This article was originally created for Hayes Knight (now Nexia Auckland).
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In a nutshell, instead of taxpayers paying their provisional tax payment to the Inland Revenue, they deposit their provisional tax payment with a tax pooling intermediary who then deposits that payment into a tax pooling account with Inland Revenue. When the taxpayer knows exactly how much they need for provisional tax for the year, they have the required amount transferred out of the tax pool into their own account with Inland Revenue. If there is a surplus, the taxpayer can either ‘sell’ it to another taxpayer (and generally receive ‘interest’ greater than Inland Revenue’s credit interest rate), transfer it to another tax type, (eg, GST) or leave it in the tax pool to apply to a future payment.
Another advantage of depositing your provisional tax with a tax intermediary is the ability to have it refunded at any time; unlike with Inland Revenue who often won’t refund any surplus until your tax return has been filed or at least an interim imputation credit account is filed.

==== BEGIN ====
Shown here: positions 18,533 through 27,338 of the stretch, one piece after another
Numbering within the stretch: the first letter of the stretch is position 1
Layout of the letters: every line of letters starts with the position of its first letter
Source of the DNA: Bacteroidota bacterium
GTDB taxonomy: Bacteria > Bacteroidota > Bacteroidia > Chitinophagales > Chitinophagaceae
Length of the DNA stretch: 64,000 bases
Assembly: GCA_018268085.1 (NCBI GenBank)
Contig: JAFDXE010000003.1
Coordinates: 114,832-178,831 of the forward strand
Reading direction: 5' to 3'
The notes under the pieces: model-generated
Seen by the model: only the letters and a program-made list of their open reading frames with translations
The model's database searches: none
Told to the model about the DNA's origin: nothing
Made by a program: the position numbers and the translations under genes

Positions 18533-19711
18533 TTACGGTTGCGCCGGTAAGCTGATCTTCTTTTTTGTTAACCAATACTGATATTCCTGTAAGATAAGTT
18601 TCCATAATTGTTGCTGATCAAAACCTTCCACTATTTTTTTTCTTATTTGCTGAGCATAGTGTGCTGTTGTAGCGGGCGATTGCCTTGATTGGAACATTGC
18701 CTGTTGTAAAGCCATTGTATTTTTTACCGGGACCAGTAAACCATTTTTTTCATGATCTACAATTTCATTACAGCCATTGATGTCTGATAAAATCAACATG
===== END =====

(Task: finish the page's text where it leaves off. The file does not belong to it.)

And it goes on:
Aside from the benefits that come from depositing into a tax pooling account, for those taxpayers who may find they have short paid their provisional tax they can ‘purchase’ the shortfall from the tax pool for less cost than the Inland Revenue’s debit interest rate and eliminate or reduce any Inland Revenue interest and late payment penalties.
The use of tax pooling really is a no-brainer. Contact your Hayes Knight advisor to discuss how you can get tax pooling working for you.